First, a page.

First Lightning Network Pizza Purchased

By February 27, 2018 No Comments

$100 Million For 2 Pizzas?  

The same dude who paid 10,000 bitcoin for 2 pizzas on May 22, 2010, just bought another pizza destined to become legendary - the first lightning network pizza.

When Laszlo Hanyecz made the pioneering first bitcoin purchase, his pizzas cost him about $40.  Those 10,000 bitcoin are worth more than $100 million today - no, that’s not a typo - One Hundred Million Dollars for 2 pizzas!

Scaling Woes

Laszlo’s pizza purchase yesterday is more than symbolic for bitcoin because the lightning network has long been heralded as bitcoin’s second-layer savior, an off-chain solution to the crypto-juggernaut's perennial scaling woes.

The bitcoin blockchain is extremely robust and secure, but this level of security comes at a price.  Bitcoin has a hard size limit of 1Mb blocks, it can only process 7 transactions per second (compare that to 60 for BCH, 200 for PayPal, and 24,000 for VISA), and with a 10 minute block time plus the requisite 6 confirmations, a full hour for a confirmed transaction is a best-case scenario.

Untenable Situation

During the pre-Christmas bitcoin mania, there were as many as 200,000 BTC transactions in the mempool (backlog), transaction fees rose as high as $40, and confirmations could take days.  Clearly an untenable situation for buying a pizza.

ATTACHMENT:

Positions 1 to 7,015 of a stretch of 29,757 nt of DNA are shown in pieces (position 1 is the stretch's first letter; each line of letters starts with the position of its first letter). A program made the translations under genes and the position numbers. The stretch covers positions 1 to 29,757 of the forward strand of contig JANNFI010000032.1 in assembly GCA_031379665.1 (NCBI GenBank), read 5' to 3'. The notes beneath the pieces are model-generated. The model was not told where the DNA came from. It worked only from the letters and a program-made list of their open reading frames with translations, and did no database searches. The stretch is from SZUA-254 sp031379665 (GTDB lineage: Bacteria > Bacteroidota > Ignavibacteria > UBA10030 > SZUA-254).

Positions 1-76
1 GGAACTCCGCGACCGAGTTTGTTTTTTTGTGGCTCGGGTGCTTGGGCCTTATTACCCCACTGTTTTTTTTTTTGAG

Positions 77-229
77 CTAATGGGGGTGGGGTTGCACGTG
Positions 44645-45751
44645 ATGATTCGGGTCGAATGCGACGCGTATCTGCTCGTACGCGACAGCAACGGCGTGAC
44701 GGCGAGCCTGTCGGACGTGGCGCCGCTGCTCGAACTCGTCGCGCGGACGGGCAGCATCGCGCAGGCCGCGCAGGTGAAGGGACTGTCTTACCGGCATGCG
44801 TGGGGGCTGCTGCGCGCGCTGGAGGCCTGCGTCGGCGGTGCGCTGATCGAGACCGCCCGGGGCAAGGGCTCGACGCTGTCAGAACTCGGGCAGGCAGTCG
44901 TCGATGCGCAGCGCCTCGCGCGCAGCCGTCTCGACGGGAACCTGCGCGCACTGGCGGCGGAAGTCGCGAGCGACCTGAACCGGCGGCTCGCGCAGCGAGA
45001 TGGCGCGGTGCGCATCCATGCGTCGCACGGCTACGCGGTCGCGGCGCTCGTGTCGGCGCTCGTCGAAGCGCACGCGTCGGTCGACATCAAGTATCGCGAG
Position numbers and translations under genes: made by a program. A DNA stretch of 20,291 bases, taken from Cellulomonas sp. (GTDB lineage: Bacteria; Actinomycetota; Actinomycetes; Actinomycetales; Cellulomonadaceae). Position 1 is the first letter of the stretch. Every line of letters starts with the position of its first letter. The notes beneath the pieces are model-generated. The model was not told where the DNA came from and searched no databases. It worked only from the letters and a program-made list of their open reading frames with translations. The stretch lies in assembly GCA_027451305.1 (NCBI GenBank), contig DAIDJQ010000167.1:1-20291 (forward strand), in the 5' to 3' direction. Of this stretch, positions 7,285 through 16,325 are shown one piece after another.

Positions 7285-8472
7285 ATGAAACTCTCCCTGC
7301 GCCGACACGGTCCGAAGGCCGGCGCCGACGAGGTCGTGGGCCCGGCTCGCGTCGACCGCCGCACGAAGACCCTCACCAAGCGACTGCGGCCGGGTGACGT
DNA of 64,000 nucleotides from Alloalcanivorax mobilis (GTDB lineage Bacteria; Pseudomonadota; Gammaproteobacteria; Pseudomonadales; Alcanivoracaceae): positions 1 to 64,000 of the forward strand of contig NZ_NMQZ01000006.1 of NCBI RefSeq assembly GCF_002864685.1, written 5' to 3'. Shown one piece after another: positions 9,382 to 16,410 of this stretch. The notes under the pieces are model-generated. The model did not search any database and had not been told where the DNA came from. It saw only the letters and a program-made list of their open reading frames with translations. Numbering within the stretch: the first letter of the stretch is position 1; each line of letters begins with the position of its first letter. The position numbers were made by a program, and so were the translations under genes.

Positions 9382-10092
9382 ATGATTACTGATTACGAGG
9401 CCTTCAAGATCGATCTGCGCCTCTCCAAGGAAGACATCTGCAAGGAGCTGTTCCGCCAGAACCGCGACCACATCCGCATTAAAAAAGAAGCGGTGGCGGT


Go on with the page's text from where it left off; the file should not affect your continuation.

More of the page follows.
The Promise of Lightning

The Lightning Network promises to change all that by taking micro-payments off the main chain and, with some clever legerdemain combining smart contracts with multi-signature wallets, transact them on a separate layer of nodes that only occasionally needs to communicate with the main chain.

As Satoshi wrote in his original whitepaper, “A Bitcoin is defined as a chain of digital signatures”.  To own a bitcoin (or a fraction of one) is to own the only private key with the cryptographic combo that opens the public address which is the terminus of a transaction chain.

The Bottleneck

A bottleneck arises because of the “weight" of transactions - no matter how small, every transaction contains accounts (sender & receiver), amounts (in the form of inputs and outputs) and digital signatures (a unique message-dependent digital signature is created for each transaction).  Even the tiniest of transactions must be broadcast to the entire network.

The result is an unwieldy blockchain with the bulk of its blockspace occupied by tiny transactions.

Balances Replace Transactions

The lightning solution is private-channel peer-to-peer unicasting instead of broadcasting, and a multi-signature wallet with a bitcoin balance for transactions.  The savings in transaction weight is enormous because instead of a full "accounts-amounts-signatures" transaction for every micro-BTC that changes hands, there is simply an update to the balance sheet that each party digitally signs - like a single check with a changing amount.

In this way, balances replace transactions and micro-payments are removed from the main chain.  Only when a channel is closed is the final balance sheet saved to the main chain.

Far From Perfect

Lightning is far from perfect and of course it has its detractors, who rightly point out that it is suboptimal for large payments and the reliance on private nodes is anathema to the decentralization ethos of bitcoin.  There is also the issue of dispute resolution and how to deal with unresponsive peers.

Which Crypto Will It Be?

The Wall Street Journal, in an article entitled “Tech That Will Change Your Life In 2018”, predicted that this will be the year you will buy a pizza with cryptocurrency.  Which crypto will it be?  Will it be through the Lightning Network?  That remains to be seen.

Images via Shutterstock


By clicking Subscribe you agree to the following: Privacy Policy, and Terms & Conditions.